Heathrow strikes: How to claim compensation from your airline if your flight is cancelled or delayed
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Sometimes getting to a holiday destination might not be as stress-free as we’d like. While airlines do their best to get passengers safely from A to B, delays, cancellations and other disruption will inevitably occur at some point.
With this summer set to be “one of the busiest in recent history” paired with fresh strikes annouced at Heathrow, it’s never been more important to be aware of your rights when it comes to delayed or cancelled flights. If you are ever in a situation where your transport has been delayed or cancelled, you may be able to claim for compensation.
With this in mind, the UK Civil Aviation Authority (CAA) has shared everything you need to know if you run into problems at the airport. Rory Boland, editor of Which? Travel, said: “This summer is set to be one of the busiest in recent history, so it’s incredibly concerning to see more strikes have been announced at Heathrow, stretching into the school holidays.
“It’s essential that airlines and airports work together to keep travellers updated during this period of industrial action, and fulfil their legal obligations to passengers in the event of cancellations or delays.
“Travellers should also ensure they have travel insurance from the date they book their trip and always check the policy carefully, to ensure it covers all the eventualities you would expect – in particular, not all policies will cover travellers in the event of strikes by airline or airport staff, for example.”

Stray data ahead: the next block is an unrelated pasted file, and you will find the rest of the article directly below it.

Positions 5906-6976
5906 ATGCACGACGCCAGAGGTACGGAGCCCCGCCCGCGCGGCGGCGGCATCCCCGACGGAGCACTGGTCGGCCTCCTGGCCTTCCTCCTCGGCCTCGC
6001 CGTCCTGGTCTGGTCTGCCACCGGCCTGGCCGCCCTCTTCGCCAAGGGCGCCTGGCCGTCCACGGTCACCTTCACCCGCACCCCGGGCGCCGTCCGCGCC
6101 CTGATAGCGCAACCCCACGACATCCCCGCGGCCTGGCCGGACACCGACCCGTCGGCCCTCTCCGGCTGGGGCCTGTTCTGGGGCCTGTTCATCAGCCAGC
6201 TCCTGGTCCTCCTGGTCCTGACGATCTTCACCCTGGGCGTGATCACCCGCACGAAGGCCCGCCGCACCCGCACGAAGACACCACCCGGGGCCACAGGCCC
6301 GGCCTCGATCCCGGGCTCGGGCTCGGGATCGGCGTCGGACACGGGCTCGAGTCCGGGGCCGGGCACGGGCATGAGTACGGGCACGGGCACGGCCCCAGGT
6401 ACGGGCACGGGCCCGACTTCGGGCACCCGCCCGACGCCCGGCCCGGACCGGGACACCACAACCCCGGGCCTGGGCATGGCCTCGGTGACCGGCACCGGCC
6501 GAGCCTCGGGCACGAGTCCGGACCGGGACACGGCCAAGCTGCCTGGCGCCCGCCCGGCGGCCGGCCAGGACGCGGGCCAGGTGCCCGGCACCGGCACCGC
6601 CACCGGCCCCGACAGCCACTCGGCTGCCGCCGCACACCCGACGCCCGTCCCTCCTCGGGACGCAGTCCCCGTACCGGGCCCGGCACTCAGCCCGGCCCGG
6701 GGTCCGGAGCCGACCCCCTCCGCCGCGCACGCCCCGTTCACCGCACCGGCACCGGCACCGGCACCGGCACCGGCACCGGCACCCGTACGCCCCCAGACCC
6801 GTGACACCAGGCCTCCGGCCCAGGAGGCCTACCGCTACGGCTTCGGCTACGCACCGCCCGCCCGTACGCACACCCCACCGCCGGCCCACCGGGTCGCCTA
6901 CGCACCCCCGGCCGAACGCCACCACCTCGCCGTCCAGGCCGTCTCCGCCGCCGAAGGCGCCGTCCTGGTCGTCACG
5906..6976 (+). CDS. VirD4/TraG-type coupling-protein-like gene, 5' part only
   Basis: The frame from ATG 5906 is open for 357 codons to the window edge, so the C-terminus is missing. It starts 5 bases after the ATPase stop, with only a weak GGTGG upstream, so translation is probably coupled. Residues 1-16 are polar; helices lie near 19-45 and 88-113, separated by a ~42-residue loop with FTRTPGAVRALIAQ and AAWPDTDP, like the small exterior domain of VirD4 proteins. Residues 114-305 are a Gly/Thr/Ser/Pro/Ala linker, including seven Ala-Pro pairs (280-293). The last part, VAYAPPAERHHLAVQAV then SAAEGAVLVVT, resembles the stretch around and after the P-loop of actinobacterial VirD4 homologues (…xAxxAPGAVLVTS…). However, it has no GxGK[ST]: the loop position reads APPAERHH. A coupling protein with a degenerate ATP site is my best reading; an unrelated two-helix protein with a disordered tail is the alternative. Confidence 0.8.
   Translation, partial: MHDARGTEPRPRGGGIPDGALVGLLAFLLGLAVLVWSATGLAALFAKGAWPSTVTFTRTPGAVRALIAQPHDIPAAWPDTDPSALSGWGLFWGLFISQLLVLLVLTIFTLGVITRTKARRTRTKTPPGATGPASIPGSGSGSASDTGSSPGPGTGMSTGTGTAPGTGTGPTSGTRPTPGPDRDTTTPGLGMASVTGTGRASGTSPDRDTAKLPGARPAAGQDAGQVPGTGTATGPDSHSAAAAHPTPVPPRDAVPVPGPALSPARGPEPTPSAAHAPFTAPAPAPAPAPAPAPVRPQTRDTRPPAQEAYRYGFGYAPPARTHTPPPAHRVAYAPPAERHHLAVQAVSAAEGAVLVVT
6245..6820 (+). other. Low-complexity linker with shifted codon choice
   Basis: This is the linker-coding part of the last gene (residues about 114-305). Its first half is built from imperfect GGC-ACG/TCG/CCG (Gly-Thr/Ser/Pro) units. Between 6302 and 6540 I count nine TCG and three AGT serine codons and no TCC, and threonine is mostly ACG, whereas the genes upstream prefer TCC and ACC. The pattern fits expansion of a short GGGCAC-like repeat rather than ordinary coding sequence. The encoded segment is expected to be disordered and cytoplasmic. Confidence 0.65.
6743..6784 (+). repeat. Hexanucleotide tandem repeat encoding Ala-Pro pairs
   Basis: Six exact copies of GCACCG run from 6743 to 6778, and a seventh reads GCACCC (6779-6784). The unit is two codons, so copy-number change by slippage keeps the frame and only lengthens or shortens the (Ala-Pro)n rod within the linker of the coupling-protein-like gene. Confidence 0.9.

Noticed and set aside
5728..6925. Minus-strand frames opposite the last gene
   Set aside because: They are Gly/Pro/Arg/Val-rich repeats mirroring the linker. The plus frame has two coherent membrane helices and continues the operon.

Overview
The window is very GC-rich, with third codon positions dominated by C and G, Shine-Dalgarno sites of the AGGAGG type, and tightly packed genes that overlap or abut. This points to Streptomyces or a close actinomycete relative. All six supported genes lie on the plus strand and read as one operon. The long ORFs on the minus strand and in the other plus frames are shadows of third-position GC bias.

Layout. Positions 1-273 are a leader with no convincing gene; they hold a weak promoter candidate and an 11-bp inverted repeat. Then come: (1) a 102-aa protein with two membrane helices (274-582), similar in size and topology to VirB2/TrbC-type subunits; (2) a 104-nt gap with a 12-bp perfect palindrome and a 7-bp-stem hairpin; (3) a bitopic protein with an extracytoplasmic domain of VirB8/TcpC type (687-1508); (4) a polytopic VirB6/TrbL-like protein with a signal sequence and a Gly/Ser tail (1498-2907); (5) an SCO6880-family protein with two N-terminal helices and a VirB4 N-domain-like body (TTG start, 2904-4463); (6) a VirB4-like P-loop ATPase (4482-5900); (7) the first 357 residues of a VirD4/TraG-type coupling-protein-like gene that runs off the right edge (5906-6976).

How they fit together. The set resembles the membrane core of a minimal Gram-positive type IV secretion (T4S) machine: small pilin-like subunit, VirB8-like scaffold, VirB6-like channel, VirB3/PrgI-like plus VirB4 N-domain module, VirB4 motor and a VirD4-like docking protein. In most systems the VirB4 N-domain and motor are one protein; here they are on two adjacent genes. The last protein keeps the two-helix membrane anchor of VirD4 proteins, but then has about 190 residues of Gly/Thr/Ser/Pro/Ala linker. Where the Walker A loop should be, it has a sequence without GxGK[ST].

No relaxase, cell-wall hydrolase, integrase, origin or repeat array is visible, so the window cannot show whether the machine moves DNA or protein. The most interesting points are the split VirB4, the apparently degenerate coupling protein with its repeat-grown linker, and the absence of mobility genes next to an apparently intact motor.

What are my rights if my flight is delayed or cancelled?
Under UK law, the UK Civil Aviation Authority (CAA) states that airlines must provide you with care and assistance if your flight is delayed or cancelled. This means they should provide people with accommodation if flights are re-routed to the next day, transport to and from the accommodation, a reasonable amount of food and drink (usually in the form ofvouchers) and a means for you to communicate (often by refunding the cost of your calls).
The authority adds: “The airline must provide you with these items until it is able to fly you to your destination, no matter how long the delay lasts or what has caused it.” However, if there is major disruption airlines are not always able to arrange care and assistance for all passengers.
In those situations, the CAA recommends organising your own accommodation and transport and claiming the cost back later. They add: “If you end up paying for things yourself, keep every receipt and do not spend more than is reasonable.
“Airlines are unlikely to refund you for things like luxury hotels or alcohol. Some will provide guidance on reasonable costs.” Additionally, your airline must offer you the option to receive a refund for all parts of your ticket that you have not used or choose an alternative flight for.
If you have been delayed for more than five hours and no longer wish to travel then you are entitled to a refund.
How to claim compensation for a delayed or a cancelled flight
As the CAA states, if you think you “have the right to claim compensation or reimbursement”, you should contact your airline or airport directly. This is because compensation is not automatic, meaning you will need to contact your airline directly to make a claim.
Most airlines and airports already have claim procedures you can follow which can normally be found on their websites. If you are unsure how to write a claim, you can find an example on the CAA’s website.